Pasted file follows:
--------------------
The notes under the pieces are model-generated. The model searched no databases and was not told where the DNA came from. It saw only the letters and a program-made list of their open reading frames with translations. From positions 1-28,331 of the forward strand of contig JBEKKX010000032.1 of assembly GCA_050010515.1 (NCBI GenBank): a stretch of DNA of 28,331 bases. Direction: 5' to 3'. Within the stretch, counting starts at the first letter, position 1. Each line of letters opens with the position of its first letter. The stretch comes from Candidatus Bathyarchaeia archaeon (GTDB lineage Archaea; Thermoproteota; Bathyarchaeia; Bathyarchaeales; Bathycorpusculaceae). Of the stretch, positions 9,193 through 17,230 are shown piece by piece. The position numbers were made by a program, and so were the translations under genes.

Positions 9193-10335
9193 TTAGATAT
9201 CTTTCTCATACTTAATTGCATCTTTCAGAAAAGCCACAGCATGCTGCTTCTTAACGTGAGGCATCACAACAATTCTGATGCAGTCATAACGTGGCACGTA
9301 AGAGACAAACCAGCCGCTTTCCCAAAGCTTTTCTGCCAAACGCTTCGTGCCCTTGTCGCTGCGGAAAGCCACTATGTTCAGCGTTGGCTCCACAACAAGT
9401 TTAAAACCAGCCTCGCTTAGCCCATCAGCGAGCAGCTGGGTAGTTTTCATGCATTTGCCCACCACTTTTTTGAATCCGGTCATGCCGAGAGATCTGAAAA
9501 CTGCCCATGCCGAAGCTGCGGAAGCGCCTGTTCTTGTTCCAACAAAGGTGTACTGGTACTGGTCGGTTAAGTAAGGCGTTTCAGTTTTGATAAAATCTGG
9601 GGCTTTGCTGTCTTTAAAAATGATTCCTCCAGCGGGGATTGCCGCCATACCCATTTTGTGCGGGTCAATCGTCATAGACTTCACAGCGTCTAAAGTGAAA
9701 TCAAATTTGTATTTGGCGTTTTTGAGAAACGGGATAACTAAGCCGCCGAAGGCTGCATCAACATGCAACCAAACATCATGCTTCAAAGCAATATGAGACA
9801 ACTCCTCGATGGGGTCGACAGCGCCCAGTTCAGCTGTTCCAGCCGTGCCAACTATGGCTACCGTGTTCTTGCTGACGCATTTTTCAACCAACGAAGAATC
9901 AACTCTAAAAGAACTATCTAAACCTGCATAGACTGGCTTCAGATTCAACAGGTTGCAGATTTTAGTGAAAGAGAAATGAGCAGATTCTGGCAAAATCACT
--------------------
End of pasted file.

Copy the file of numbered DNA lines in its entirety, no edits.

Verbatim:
The notes under the pieces are model-generated. The model searched no databases and was not told where the DNA came from. It saw only the letters and a program-made list of their open reading frames with translations. From positions 1-28,331 of the forward strand of contig JBEKKX010000032.1 of assembly GCA_050010515.1 (NCBI GenBank): a stretch of DNA of 28,331 bases. Direction: 5' to 3'. Within the stretch, counting starts at the first letter, position 1. Each line of letters opens with the position of its first letter. The stretch comes from Candidatus Bathyarchaeia archaeon (GTDB lineage Archaea; Thermoproteota; Bathyarchaeia; Bathyarchaeales; Bathycorpusculaceae). Of the stretch, positions 9,193 through 17,230 are shown piece by piece. The position numbers were made by a program, and so were the translations under genes.

Positions 9193-10335
9193 TTAGATAT
9201 CTTTCTCATACTTAATTGCATCTTTCAGAAAAGCCACAGCATGCTGCTTCTTAACGTGAGGCATCACAACAATTCTGATGCAGTCATAACGTGGCACGTA
9301 AGAGACAAACCAGCCGCTTTCCCAAAGCTTTTCTGCCAAACGCTTCGTGCCCTTGTCGCTGCGGAAAGCCACTATGTTCAGCGTTGGCTCCACAACAAGT
9401 TTAAAACCAGCCTCGCTTAGCCCATCAGCGAGCAGCTGGGTAGTTTTCATGCATTTGCCCACCACTTTTTTGAATCCGGTCATGCCGAGAGATCTGAAAA
9501 CTGCCCATGCCGAAGCTGCGGAAGCGCCTGTTCTTGTTCCAACAAAGGTGTACTGGTACTGGTCGGTTAAGTAAGGCGTTTCAGTTTTGATAAAATCTGG
9601 GGCTTTGCTGTCTTTAAAAATGATTCCTCCAGCGGGGATTGCCGCCATACCCATTTTGTGCGGGTCAATCGTCATAGACTTCACAGCGTCTAAAGTGAAA
9701 TCAAATTTGTATTTGGCGTTTTTGAGAAACGGGATAACTAAGCCGCCGAAGGCTGCATCAACATGCAACCAAACATCATGCTTCAAAGCAATATGAGACA
9801 ACTCCTCGATGGGGTCGACAGCGCCCAGTTCAGCTGTTCCAGCCGTGCCAACTATGGCTACCGTGTTCTTGCTGACGCATTTTTCAACCAACGAAGAATC
9901 AACTCTAAAAGAACTATCTAAACCTGCATAGACTGGCTTCAGATTCAACAGGTTGCAGATTTTAGTGAAAGAGAAATGAGCAGATTCTGGCAAAATCACT